That would be…Gov. Palin. And in another example of what Tom Maguire calls “the now-so-obvious-it-was-inevitable media surge in support of Sarah Palin,” CNN actually notices that Palin may indeed be popular with people whose votes are needed to win the election. David Gergen even speculates that she may carry her own reverse-Bradley effect:
“It may well be that there is … a group of people out there now who find it politically incorrect to be for Sarah Palin in public, but they’re going to vote for her in the privacy of the voting booth,” said David Gergen, a CNN senior political analyst.
Maybe this race is over and maybe it isn’t, but there’s only gonna be one way to find out, and that’s to go full throttle to the end and see what happens.
Now, granted, on the issue of press access, none of the four major candidates has the kind of open relationship with the media that McCain had for many years before he reorganized his campaign under Steve Schmidt, accepting as the price of a more disciplined message operation the end of his bantering ways with the traveling press. But one could write volumes on the questions Obama hasn’t been asked.Here’s one set of questions we didn’t hear at the McCain-Obama debates: Is there a war on terror? Do we plan on staying on the offensive against radical Islam? Or are we pursuing a strictly localized war in Afghanistan and Western Pakistan against the Taliban and the remnants of the old Al Qaeda leadership, and otherwise dealing with the rest of the region and the world as a series of discrete and localized issues unconnected by ideological struggle?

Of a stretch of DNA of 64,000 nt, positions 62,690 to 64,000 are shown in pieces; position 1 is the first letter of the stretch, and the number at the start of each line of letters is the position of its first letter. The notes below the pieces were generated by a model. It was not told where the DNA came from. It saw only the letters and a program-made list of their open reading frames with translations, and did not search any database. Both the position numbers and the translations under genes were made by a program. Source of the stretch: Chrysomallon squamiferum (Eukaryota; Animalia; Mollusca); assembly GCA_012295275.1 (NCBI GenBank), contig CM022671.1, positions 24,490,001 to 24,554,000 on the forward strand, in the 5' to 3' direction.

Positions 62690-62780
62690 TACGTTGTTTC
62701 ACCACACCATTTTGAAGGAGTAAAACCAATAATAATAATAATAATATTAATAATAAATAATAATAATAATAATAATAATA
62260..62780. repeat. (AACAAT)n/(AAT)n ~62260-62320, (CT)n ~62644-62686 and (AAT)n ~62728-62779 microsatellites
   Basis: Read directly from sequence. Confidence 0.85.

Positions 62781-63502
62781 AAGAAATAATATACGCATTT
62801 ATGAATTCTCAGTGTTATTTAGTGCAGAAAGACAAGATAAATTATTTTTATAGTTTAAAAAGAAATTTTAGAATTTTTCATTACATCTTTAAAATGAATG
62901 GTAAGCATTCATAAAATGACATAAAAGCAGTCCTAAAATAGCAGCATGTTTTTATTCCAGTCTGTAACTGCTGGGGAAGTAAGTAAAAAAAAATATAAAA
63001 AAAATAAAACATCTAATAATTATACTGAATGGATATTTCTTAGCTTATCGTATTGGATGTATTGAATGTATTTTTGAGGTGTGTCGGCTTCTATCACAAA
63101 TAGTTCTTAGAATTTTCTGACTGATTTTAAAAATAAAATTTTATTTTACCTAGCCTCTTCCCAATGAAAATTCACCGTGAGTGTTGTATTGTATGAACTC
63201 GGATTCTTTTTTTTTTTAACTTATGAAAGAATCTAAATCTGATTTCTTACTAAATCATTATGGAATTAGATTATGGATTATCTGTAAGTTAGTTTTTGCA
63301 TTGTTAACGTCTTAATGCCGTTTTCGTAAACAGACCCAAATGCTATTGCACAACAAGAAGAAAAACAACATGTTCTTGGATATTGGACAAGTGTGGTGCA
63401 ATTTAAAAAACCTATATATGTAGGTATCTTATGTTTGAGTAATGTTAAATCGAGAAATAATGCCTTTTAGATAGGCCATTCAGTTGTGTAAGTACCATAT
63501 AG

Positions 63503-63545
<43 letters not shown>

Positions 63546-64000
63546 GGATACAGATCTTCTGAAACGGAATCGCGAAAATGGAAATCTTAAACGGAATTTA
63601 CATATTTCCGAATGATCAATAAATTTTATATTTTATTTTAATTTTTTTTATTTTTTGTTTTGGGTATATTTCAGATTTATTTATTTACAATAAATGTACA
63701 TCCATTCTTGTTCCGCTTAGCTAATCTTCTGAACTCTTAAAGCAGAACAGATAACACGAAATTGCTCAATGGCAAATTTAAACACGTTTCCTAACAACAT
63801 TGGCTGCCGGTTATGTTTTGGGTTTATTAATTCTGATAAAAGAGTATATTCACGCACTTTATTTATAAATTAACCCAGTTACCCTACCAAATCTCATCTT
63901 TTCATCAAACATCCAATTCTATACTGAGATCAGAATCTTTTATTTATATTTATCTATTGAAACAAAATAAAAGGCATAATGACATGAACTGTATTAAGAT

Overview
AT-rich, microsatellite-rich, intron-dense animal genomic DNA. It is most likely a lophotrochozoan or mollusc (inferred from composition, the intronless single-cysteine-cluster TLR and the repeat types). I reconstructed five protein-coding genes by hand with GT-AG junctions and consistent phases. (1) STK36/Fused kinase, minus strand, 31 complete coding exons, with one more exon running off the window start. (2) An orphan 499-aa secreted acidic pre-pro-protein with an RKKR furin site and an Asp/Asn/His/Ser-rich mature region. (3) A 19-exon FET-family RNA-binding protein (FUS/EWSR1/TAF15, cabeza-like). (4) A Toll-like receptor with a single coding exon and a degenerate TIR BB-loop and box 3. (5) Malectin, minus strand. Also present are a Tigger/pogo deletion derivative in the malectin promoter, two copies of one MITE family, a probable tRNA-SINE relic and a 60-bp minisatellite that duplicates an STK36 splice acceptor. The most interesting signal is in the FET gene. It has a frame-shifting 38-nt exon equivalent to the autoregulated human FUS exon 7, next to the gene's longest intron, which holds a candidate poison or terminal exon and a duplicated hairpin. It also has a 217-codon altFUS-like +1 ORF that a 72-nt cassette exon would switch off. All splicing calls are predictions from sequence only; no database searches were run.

That set of questions was the predominant issue in the 2004 election. We got questions on individual foreign policy areas, but the central question of our overarching strategy in this war, and whether we will even continue prosecuting it as such after January 20, never cameup in the debates. I think we can all offer an educated guess as to what Obama’s answer is, but it would have been nice to put the question to him before a national audience.
Or another specific example: Patterico notes a contrast between an LA Times profile of Palin’s college career and the absence of interest in Obama’s time at Columbia, which he refuses to discuss. Tom Maguire and Andy McCarthy have more thoughts on that particular omission. (Amusingly, the LA Times says nobody remembers Palin from college, but then goes on to quote at length from three college classmates and a competitor from the beauty pageants she competed in to pay tuition. And a side note about the photo: the 80s called, they wish to apologize to Gov. Palin). Meanwhile, a number of Obama’s friends from that period refuse to talk. I referred to this “missing witness” problem the other day in the Joe the Plumber post – with Obama there’s a long track record from his past of people who won’t talk or can’t be located (Byron York had that problem even with his State Senate colleagues), as well as ongoing stonewalls and/or destruction of records (as Jim Geraghty relates here, here, and here), even articles suddenly disappearing from the web (see here and here). It certainly seems as if there is a concerted and continuing effort to protect Obama from reporting on his past.
But if we want to know about Obama’s past, his record, or his agenda, we have to wait for him to wander into another plumber’s driveway. Because we sure aren’t getting answers out of him waiting for reporters to ask.